Israeli police are officially permitted to use deadly force against stone-throwing Palestinian teenagers, according to updated regulations made public on Tuesday by an Israel-based human rights organization.
The new open-fire regulations, revealed by Adalah, a rights organization and legal center that defends Palestinians living in Israel as well as the occupied territories, state that "an officer is permitted to open fire [with live ammunition] directly on an individual who clearly appears to be throwing or is about to throw a firebomb, or who is shooting or is about to shoot fireworks, in order to prevent endangerment."
Vetted and authorized by Israeli Attorney General Avichai Mandelblit, the official regulations specify that "stone throwing using a slingshot"—a common tactic among Palestinian youths living under Israeli occupation—is an example of a situation that would justify fatal recourse. Previously, lethal force had been reserved as a final option when confronting such behavior.
Commenting on the newly-revealed regulations, journalist and Electronic Intifada associate editor Rania Khalek wrote online, "Israel essentially authorized extra-judicial execution of Palestinian children for acts not yet committed."
Just last month, Israeli troops shot dead a 15-year-old Palestinian boy because they "mistakenly" associated him with a group that was throwing stones.
"The new regulations allow officers to act in an unchecked and criminal manner," said Adalah attorney Mohammad Bassam. "The chances that actions such as stone throwing or shooting of fireworks would present a life-threatening danger are extremely slim and there is no doubt that it is possible to handle such situations using non-lethal means.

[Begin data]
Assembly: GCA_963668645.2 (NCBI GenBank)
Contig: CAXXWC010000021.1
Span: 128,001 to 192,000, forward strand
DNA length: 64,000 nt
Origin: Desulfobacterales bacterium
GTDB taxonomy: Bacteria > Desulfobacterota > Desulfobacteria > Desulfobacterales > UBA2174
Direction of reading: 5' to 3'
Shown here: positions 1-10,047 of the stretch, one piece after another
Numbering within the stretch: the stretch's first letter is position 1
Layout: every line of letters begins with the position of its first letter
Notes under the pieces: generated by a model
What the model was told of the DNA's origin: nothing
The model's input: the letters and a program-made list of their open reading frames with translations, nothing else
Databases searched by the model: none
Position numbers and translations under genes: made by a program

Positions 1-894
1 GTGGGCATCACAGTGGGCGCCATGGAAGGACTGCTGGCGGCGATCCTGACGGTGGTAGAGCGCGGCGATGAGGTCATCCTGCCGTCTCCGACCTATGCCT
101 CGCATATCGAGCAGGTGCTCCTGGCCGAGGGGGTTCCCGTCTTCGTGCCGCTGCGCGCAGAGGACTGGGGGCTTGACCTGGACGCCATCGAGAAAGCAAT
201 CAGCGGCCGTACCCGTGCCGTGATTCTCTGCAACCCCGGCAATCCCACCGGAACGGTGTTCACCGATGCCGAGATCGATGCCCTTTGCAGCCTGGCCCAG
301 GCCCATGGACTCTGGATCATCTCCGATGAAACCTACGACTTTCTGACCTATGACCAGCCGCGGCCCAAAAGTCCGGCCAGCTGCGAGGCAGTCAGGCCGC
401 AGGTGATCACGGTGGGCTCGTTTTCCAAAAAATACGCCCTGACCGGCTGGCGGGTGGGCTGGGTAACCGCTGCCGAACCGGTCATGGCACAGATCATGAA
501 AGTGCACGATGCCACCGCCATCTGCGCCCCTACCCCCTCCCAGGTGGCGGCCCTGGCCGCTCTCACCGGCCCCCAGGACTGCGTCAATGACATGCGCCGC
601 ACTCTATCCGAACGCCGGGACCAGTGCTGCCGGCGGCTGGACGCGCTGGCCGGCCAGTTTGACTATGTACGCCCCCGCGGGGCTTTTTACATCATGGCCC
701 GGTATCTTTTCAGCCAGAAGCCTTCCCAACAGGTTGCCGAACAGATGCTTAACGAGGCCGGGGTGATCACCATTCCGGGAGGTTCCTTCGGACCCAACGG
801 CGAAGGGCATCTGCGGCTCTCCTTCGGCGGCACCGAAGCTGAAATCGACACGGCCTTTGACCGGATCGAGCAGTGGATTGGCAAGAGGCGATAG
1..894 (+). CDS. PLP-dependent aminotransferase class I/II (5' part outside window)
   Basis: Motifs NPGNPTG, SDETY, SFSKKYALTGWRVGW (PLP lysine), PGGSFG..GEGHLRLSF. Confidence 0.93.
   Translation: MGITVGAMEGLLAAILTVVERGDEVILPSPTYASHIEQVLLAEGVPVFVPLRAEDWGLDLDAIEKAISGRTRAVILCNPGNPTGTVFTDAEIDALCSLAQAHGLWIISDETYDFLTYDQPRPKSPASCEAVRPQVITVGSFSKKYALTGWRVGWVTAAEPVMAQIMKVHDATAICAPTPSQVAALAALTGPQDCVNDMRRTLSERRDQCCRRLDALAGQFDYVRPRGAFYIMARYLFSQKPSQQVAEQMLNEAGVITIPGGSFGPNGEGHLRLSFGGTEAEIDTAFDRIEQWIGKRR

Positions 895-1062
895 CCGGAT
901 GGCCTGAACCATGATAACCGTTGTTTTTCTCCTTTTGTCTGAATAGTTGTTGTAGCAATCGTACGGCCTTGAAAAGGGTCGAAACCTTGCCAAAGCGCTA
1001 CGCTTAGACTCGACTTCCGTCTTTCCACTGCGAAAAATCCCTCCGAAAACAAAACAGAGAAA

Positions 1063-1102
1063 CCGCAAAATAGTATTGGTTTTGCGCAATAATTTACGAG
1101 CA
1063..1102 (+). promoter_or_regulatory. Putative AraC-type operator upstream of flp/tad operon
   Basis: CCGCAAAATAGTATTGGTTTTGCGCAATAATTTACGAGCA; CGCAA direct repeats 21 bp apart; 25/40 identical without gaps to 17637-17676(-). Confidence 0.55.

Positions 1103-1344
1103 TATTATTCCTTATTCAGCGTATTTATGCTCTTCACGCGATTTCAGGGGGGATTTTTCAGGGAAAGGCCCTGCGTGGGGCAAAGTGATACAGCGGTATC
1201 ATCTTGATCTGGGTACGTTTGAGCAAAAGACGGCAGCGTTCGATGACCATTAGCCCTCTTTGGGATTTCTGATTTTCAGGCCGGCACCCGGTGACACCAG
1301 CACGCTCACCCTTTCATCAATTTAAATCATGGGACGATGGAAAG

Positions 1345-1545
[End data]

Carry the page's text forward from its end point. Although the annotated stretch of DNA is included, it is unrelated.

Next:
SCROLL TO CONTINUE WITH CONTENT
Never Miss a Beat.
Get our best delivered to your inbox.
"Nevertheless," Bassam continued, "the new regulations relate to such actions as if they were acts of war and grant legitimacy to light-trigger fingers [among officers], thus posing a fatal danger to the lives of young Palestinians.
"In addition," he said, "it is clear that the regulations do not refer to just any stone throwers but that they were written specifically regarding Palestinian youths."
The new measures were first approved by Israel's security cabinet in September 2015, according to Al Jazeera, after Israeli Prime Minister Benjamin Netanyahu declared "war" against those who throw stones.
As Al Jazeera's Nigel Wilson notes, "The move brought the Israeli police force's rules of engagement into line with the Israeli military operating in the occupied West Bank," where the forces "have faced criticism for the way they interpret the 'threat to life' and their subsequent use of lethal force against Palestinians."
The updated regulations were only revealed in part as Israel police continued to censor significant portions which, according to Adalah, are likely regulate the use of the Ruger rifle—a U.S.-made sniper rifle commonly used by Israeli forces against demonstrators and stone-throwers—or concern the handling of "security-related" offenses.